Legacy Record - This information may be included in the List Entry Details.


The monument includes a medieval wayside cross at Crafthole and a protective margin around it near the south coast of Cornwall. The cross is located at the junction of the route north east to the parish church at Sheviock with the coastal route linking the small ports and villages.

The wayside cross survives as an upright granite head and shaft set on a modern three stepped base. The cross-head has unenclosed arms, a form called a `Latin' cross, its principal faces orientated east and west. The cross stands 0.79m high above the base. The head measures 0.49m across the side arms, each of which are 0.13m wide and 0.11m thick. The upper limb is 0.25m wide and 0.11m thick, but it has been fractured across, surviving only to a height of 0.11m. The shaft is 0.29m wide by 0.16m thick at the base tapering slightly to 0.25m wide by 0.12m thick below the side arms.

The modern base consists of three steps: the top step is oval in shape with cracked rendering, broken away on the east side to reveal brick beneath. This step is 0.48m wide by 0.38m thick and 0.14m high. This oval step is set on a round step constructed of large stones and cement, 0.78m wide and 0.25m high. This step is secured by a 0.07m thick layer of cement to the top of the bottom step, also constructed of large stones and cement, projecting 0.28m beyond the middle step, and set almost flush with the ground, rising 0.04m high above ground level.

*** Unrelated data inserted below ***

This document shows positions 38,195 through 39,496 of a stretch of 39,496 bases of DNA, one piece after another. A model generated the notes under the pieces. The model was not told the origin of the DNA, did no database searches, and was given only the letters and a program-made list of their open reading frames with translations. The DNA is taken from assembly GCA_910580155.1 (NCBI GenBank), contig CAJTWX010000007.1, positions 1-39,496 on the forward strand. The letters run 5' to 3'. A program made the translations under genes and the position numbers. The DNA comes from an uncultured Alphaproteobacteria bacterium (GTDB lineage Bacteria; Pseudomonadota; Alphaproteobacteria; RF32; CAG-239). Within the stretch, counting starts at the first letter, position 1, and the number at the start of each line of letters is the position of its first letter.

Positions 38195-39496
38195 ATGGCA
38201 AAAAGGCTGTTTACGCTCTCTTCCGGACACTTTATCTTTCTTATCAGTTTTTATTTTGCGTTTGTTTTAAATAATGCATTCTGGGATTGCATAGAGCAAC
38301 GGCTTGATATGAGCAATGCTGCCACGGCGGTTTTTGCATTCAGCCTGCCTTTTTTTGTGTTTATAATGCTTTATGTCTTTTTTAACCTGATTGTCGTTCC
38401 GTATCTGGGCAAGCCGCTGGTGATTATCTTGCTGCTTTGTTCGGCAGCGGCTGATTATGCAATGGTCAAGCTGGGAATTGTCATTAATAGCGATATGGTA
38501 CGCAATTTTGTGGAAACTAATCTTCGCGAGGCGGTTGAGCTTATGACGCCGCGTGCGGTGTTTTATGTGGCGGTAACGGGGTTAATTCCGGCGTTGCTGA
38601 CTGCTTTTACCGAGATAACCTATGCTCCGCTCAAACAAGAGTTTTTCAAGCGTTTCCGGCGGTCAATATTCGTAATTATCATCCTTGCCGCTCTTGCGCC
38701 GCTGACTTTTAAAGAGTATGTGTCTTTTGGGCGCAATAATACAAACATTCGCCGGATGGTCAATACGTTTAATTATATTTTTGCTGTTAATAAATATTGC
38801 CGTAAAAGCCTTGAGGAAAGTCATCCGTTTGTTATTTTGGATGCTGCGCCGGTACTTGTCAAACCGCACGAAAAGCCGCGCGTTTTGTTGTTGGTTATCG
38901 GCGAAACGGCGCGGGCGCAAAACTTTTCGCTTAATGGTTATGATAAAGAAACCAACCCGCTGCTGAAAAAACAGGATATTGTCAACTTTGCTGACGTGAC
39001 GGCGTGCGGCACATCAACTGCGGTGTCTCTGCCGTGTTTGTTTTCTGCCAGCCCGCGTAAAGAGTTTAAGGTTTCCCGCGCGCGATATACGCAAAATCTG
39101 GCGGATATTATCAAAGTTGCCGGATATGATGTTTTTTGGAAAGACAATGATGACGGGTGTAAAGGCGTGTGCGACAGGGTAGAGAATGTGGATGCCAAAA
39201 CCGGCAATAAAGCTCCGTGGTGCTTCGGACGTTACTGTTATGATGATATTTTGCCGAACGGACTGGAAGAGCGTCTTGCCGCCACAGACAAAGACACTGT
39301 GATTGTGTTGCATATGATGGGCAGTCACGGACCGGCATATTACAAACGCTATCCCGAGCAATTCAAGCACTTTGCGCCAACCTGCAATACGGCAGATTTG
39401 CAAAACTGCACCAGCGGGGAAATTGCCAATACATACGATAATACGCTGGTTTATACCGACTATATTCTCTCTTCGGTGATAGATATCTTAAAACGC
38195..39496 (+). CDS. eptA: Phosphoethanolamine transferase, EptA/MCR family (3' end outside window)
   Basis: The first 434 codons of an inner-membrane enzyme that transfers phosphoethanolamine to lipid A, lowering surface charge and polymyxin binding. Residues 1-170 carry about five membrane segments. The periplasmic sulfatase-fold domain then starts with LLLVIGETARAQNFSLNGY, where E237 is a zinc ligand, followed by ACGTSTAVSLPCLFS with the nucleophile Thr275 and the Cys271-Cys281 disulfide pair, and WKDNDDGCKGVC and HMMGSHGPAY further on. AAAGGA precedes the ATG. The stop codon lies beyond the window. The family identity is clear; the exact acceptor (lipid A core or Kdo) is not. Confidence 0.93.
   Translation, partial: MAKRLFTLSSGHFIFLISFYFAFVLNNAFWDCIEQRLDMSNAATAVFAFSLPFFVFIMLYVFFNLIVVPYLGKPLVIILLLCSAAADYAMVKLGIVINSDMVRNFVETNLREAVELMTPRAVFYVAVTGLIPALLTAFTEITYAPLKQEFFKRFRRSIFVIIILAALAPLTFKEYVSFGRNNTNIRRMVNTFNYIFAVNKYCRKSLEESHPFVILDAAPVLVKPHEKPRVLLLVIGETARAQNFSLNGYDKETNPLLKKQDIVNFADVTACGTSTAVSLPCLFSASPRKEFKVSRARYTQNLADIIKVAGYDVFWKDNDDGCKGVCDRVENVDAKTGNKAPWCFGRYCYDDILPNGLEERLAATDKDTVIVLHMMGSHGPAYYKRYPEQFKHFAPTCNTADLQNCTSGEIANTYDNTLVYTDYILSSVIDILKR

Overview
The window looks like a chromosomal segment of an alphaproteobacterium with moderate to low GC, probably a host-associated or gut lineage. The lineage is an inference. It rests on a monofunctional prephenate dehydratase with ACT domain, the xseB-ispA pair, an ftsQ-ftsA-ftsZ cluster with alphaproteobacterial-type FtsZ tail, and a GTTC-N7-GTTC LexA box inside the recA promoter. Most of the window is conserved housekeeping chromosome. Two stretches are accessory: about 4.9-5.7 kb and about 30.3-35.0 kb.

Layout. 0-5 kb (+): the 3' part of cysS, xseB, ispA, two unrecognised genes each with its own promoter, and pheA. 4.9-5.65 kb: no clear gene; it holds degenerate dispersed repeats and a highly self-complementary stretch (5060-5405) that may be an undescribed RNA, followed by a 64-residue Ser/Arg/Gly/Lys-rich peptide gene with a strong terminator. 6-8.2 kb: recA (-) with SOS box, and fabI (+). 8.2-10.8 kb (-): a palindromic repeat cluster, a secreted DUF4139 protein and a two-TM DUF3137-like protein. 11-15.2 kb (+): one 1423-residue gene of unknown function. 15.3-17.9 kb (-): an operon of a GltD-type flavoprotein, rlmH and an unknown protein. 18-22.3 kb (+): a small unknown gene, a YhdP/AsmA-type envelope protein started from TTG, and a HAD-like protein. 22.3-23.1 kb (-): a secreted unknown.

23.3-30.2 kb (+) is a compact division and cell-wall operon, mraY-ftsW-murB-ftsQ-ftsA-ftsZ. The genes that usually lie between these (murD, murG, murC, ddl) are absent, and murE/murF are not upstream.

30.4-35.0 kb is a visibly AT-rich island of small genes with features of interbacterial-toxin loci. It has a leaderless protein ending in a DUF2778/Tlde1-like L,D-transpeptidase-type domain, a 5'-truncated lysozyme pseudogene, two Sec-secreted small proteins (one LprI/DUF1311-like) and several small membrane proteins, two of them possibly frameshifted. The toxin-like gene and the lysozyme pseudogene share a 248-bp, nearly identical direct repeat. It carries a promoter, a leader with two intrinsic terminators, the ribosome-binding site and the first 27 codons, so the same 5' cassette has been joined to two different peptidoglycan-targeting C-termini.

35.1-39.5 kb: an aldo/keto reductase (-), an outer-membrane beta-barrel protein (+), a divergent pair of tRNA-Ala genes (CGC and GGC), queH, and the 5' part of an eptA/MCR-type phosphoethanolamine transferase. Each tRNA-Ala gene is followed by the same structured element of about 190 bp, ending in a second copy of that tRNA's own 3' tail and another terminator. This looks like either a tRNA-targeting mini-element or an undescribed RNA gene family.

This wayside cross is situated at a crossroads at Crafthole, formerly an important medieval centre licensed in AD 1315 to hold a market. Within the small town, the cross marks the point where the route from Portwrinkle on the coast to the parish church at Sheviock crosses the main route along the coast, running behind the coastal cliff. This latter route was formerly one of the main routes of entry into Cornwall from the ferry across Plymouth Sound. The cross was first recorded in 1775, and originally stood at the centre of the crossroads but it was moved to the side of the road for its safety. It was illustrated by the historian Langdon in 1896, showing it mounted on the lower two of the present basal steps; the upper step of rendered brick is a subsequent addition.

The modern concrete and cobbled surface surrounding the cross base, the metalled surface of the modern footpath to the north and east of the cross and the signpost to the east of the cross all lie within the area of the protective margin. These are excluded from the scheduling but the ground beneath is included.

MAP EXTRACT The site of the monument is shown on the attached map extract. It includes a 2 metre boundary around the archaeological features, considered to be essential for the monument's support and preservation.


The contents of this record have been generated from a legacy data system.

Legacy System number: 26234

Legacy System: RSM


Books and journals
Langdon, A G, Old Cornish Crosses, (1896)
consulted 1994, Cornwall SMR entry for PRN 6337,
Title: 1:25000 Ordnance Survey Map; SX 25/35 Source Date: 1983 Author: Publisher: Surveyor:

End of official listing